Those of you following me on Twitter will have noticed I’ve been tweeting bite-sized facts about gender in Early Modern London plays. Here are some research notes on what I’ve been doing.
I have a corpus of ~400 Early Modern London plays, culled from EEBO by someone who is not me, spanning from 1514 to 1662. This almost certainly does not cover every play written in that time, nor does it cover variant editions of these plays. This is meant to be a largely representative corpus: I have all major playwrights, a number of minor ones, and most (but importantly not all) plays written by them; one edition per play. These files have been labeled by canonical generic description (eg comedy, tragedy, history, tragicomedy), year of publication, abbreviated author surname, and a truncated version of the title. All of this metadata has been collected from EEBO, again by that same someone who is not me.
The files themselves have had everything but the words said by characters stripped out. There are no headers (no scene/act denotations) and no character markers. Each word is on its own line, and all spelling has been modernized. Here is a sample, from Kyd’s The Spanish Tragedy:
This, you will note, is not ideal for reading by human eyes. But computers can do some wonderful things with this format.
I’ve been sorting these files into separate folders by author, to get a sense of how many and which plays by which authors I have in my corpus. This is, quite simply, a little more manageable than a running list of plays sorted by genre & date. It also gives me a larger sense of when these authors are working, what generic kinds of plays I have for them, and allows me to have the flexibility to group them in a variety of ways (playhouses associated with specific playwrights, authors who are contemporaries, etc) later on.
My present goal is to get counts of how many times the words lord/lady, man/wom*n, and knave/wench appear in each play in my corpus. Part of the reason I’ve chosen these terms is that they represent a shift from high – neutral – low formality while retaining gender-specific contexts. I could have chosen other ones: I’ve been looking at collocational patterns in Shakespeare using these terms (here are the relevant slides, .pdf) and wanted to get a sense of how these terms are represented in the larger corpus before I do anything else.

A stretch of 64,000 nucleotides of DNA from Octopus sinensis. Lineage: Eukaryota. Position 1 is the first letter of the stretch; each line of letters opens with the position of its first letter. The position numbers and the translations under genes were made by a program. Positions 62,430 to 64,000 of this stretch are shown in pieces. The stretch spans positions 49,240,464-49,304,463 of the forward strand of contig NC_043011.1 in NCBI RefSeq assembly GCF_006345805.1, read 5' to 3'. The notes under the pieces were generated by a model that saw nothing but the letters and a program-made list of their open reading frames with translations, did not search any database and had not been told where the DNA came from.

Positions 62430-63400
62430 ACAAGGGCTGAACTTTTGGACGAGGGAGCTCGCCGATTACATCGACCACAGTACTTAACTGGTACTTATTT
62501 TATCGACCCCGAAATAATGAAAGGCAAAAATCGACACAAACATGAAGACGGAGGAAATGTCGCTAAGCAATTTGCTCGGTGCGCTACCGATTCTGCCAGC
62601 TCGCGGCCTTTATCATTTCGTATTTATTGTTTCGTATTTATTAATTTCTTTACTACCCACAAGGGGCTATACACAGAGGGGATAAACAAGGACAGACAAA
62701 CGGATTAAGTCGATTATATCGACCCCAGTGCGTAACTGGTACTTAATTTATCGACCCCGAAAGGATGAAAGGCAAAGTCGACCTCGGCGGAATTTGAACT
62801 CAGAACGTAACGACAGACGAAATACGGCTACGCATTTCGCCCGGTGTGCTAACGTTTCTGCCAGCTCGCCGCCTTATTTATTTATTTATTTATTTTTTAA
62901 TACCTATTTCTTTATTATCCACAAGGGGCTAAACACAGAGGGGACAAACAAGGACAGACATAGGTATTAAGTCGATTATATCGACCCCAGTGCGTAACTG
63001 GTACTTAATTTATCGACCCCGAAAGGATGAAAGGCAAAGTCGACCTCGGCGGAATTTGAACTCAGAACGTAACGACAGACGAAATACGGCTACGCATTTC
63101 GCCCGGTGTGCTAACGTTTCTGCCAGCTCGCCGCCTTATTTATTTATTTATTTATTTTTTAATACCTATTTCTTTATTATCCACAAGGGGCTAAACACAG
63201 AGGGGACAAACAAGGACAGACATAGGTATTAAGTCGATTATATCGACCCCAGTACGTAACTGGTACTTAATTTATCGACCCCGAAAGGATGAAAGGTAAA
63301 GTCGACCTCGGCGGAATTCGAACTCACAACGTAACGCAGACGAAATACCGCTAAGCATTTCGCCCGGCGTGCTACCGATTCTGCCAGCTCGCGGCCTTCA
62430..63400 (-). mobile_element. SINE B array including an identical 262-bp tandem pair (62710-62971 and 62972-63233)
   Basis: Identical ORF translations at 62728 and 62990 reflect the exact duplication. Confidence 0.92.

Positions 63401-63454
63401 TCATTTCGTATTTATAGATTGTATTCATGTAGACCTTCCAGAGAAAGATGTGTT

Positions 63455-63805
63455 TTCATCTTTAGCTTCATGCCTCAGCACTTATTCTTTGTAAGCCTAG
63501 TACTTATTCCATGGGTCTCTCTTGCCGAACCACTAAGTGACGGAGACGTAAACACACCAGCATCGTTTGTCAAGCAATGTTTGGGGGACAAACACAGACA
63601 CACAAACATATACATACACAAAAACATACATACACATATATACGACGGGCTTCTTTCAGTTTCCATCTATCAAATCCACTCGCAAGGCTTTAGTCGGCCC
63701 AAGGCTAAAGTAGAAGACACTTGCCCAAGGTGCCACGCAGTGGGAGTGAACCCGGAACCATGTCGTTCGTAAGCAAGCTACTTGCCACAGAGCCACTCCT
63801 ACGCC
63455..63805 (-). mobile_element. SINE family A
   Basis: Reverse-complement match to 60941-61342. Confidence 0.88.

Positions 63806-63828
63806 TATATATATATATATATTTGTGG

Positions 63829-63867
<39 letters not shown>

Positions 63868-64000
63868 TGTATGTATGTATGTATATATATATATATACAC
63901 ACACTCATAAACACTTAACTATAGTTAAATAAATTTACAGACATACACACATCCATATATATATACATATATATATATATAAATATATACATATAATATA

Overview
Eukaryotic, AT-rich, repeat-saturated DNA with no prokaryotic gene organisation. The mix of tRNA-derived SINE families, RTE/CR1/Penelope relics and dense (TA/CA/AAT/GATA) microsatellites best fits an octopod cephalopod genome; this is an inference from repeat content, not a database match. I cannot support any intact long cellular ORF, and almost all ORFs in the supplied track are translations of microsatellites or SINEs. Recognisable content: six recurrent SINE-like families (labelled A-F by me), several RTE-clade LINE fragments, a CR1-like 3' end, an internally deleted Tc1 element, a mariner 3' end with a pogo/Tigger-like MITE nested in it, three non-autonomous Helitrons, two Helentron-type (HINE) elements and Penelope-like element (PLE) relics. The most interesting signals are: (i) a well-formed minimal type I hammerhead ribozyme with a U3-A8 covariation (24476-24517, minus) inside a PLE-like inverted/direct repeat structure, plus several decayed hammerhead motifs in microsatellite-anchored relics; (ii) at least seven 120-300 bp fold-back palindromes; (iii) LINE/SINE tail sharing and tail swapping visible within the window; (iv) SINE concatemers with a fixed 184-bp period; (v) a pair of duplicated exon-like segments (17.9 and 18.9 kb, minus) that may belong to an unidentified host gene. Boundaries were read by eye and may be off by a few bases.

I consider this “getting to know my plays” because I’ve been reading as many of these plays as I possibly can, but I have several disadvantages here:
1. I can remember what many of these plays are about, but not the fine level of detail the computer can pull out for me.
2. Some of these plays are very hard to find in print (and, as I’ve shown, they are not in an ideal format for reading). My university no longer subscribes to EEBO, so I don’t actually have access to the original full-text files.
Getting Data on 400 Plays and What To Do With It.
I’ve been running the plays through a concordance program called AntConc to get a visualization of where and how many of these terms appear in each subcorpus of author. Here’s what Dekker looks like in Antconc’s Concordance Plot viewer:
Each black line represents one instance of the search term, and is visualized in a linear way (so, from the beginning to end of each play). This is useful in that the software will give me a number of hits in each play AND shows me where these words appear in the play-texts. For The Honest Whore, Part 1, there’s a few instances of “lady” all at once, at the beginning of the play, a few scattered in the middle, another small clump (probably representing a conversation) in the middle, and a few sparse other instances toward the end of the play. I’m doing this mostly to get a sense of where these highly salient words appear and don’t appear in ways that are very hard to keep track of when you’re reading 400 plays in a traditional, linear fashion. These are words you’d (presumably) expect to find in Early Modern plays, so you’re not really paying much attention to them as a reader.
I record this data by hand in a notebook by author and then manually copy the information into a csv file. While it would be great to essentially have a spreadsheet of all of this information automatically produced, spreadsheets are also not particularly well-designed for human eyes to read. Eventually this will turn into a very nice graph, I’m sure, but in this format, it’s hard to make much sense of it all:
This is admittedly a little easier:
There is an easier way to do this for every my entire corpus at once in R and – presumably – Python, but quite frankly that would become information overload very quickly. So while some of you more computational people may be wondering why I’m moving at such a seemingly glacial pace, the answer is “because I want to be comfortable with the data and familiar in a way that allows me to think and reflect on it as it comes”, rather than having it all at once. I want to get to know my corpus a little bit more first. Eventually, I’ll be moving into R with this data – but not yet.
When I’m done I will be making the csv file available, and will hopefully be posting a write-up here. Thanks for your patience. In the meantime, here’s the csv file for all of Shakespeare (from the Globe Shakespeare, 1841) organized by genre (comedy, history, late plays, tragedies).